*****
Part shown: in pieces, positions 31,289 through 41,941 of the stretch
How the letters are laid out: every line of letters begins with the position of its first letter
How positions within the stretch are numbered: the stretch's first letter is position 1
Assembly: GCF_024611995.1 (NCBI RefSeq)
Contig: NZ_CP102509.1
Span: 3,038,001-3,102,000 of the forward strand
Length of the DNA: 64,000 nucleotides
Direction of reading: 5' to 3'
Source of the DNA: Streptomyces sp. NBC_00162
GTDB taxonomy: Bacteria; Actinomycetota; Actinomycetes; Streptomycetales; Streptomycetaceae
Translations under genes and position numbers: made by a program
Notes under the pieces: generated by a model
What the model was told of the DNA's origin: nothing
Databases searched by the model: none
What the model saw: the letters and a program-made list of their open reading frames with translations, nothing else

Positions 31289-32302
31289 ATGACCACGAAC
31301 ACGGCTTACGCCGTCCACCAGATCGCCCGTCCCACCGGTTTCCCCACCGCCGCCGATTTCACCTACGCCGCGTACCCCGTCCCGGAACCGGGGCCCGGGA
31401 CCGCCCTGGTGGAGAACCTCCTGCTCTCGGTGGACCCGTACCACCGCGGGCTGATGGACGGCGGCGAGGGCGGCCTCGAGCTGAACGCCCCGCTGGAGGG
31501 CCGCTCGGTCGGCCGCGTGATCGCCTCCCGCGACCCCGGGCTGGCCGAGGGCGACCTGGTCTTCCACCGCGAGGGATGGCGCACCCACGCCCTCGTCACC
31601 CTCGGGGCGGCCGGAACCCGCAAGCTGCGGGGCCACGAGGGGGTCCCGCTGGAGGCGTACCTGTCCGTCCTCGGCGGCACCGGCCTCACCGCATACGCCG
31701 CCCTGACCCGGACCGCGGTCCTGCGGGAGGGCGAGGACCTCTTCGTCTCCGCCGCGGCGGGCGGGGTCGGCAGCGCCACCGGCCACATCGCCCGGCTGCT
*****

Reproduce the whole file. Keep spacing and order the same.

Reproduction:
Part shown: in pieces, positions 31,289 through 41,941 of the stretch
How the letters are laid out: every line of letters begins with the position of its first letter
How positions within the stretch are numbered: the stretch's first letter is position 1
Assembly: GCF_024611995.1 (NCBI RefSeq)
Contig: NZ_CP102509.1
Span: 3,038,001-3,102,000 of the forward strand
Length of the DNA: 64,000 nucleotides
Direction of reading: 5' to 3'
Source of the DNA: Streptomyces sp. NBC_00162
GTDB taxonomy: Bacteria; Actinomycetota; Actinomycetes; Streptomycetales; Streptomycetaceae
Translations under genes and position numbers: made by a program
Notes under the pieces: generated by a model
What the model was told of the DNA's origin: nothing
Databases searched by the model: none
What the model saw: the letters and a program-made list of their open reading frames with translations, nothing else

Positions 31289-32302
31289 ATGACCACGAAC
31301 ACGGCTTACGCCGTCCACCAGATCGCCCGTCCCACCGGTTTCCCCACCGCCGCCGATTTCACCTACGCCGCGTACCCCGTCCCGGAACCGGGGCCCGGGA
31401 CCGCCCTGGTGGAGAACCTCCTGCTCTCGGTGGACCCGTACCACCGCGGGCTGATGGACGGCGGCGAGGGCGGCCTCGAGCTGAACGCCCCGCTGGAGGG
31501 CCGCTCGGTCGGCCGCGTGATCGCCTCCCGCGACCCCGGGCTGGCCGAGGGCGACCTGGTCTTCCACCGCGAGGGATGGCGCACCCACGCCCTCGTCACC
31601 CTCGGGGCGGCCGGAACCCGCAAGCTGCGGGGCCACGAGGGGGTCCCGCTGGAGGCGTACCTGTCCGTCCTCGGCGGCACCGGCCTCACCGCATACGCCG
31701 CCCTGACCCGGACCGCGGTCCTGCGGGAGGGCGAGGACCTCTTCGTCTCCGCCGCGGCGGGCGGGGTCGGCAGCGCCACCGGCCACATCGCCCGGCTGCT